Journal of Psychopathology and Behavioral Assessment

, Volume 36, Issue 1, pp 47–59

Trajectories of Adolescent Psychopathic Traits

Authors

    • Center for Developmental Research, JPS: PsychologyÖrebro University
  • Metin Özdemir
    • Center for Developmental Research, JPS: PsychologyÖrebro University
  • Margaret Kerr
    • Center for Developmental Research, JPS: PsychologyÖrebro University
Article

DOI: 10.1007/s10862-013-9375-0

Cite this article as:
Salihovic, S., Özdemir, M. & Kerr, M. J Psychopathol Behav Assess (2014) 36: 47. doi:10.1007/s10862-013-9375-0

Abstract

There is growing evidence that psychopathic traits are stable across the adolescent developmental period. Yet, no previous studies have examined the longitudinal course of these traits across adolescence. In this study, we examined joint developmental trajectories of grandiose-manipulative traits, callous-unemotional traits, and impulsive-irresponsible behavior and how these trajectories were related to changes in parental behavior and delinquency over time. Participants were 1,068 adolescents from a community sample, who were followed annually over 4 years. Overall, our results showed that a four-class latent class growth model best represented the developmental pattern of adolescent psychopathic traits. Although the majority of adolescents showed low or moderate initial levels that also decreased over time, there was a small group of adolescents who, despite significant decreases in two out of three dimensions, still maintained relatively high levels on all three dimensions. We also found that parental behavior and delinquency developed differently for the groups over time, with the high-decreasing group engaging in more delinquent behavior over time and experiencing more negative parental behavior than any other group. In sum, our findings suggest that there is a group of adolescents at particular risk for negative development.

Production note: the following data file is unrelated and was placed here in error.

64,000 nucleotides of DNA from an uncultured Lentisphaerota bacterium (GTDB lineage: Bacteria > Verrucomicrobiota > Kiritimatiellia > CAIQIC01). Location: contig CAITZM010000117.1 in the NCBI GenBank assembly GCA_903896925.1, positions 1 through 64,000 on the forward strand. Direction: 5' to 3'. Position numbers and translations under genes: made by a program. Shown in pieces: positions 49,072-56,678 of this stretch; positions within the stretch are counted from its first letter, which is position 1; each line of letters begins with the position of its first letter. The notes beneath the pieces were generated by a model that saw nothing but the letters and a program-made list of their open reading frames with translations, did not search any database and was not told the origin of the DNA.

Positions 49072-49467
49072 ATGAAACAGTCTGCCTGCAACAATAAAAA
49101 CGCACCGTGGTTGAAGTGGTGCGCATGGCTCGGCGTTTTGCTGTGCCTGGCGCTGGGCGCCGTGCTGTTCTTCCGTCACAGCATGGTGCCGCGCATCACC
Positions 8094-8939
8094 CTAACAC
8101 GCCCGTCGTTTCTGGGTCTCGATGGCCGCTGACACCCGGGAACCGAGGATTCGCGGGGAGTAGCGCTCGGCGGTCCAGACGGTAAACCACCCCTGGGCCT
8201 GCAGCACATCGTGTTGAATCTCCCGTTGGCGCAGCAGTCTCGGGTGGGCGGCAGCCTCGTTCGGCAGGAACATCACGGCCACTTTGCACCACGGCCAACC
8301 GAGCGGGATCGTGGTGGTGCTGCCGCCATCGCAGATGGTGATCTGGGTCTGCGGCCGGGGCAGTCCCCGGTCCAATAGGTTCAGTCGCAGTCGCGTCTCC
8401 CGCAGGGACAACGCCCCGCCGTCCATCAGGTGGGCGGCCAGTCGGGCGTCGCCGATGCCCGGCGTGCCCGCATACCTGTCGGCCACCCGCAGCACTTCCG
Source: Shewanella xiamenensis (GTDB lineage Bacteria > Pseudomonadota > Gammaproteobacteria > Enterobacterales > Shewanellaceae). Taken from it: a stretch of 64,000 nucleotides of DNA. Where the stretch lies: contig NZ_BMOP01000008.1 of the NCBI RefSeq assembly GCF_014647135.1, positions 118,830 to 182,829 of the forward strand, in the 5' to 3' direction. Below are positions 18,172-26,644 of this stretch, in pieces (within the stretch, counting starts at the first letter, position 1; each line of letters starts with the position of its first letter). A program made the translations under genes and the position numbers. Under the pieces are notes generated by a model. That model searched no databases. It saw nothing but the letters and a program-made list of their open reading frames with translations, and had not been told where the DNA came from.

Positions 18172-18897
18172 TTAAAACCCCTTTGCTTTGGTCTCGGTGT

Keywords

Adolescent psychopathic traitsTrajectoriesStabilityChangeParental behavior

Copyright information

© Springer Science+Business Media New York 2013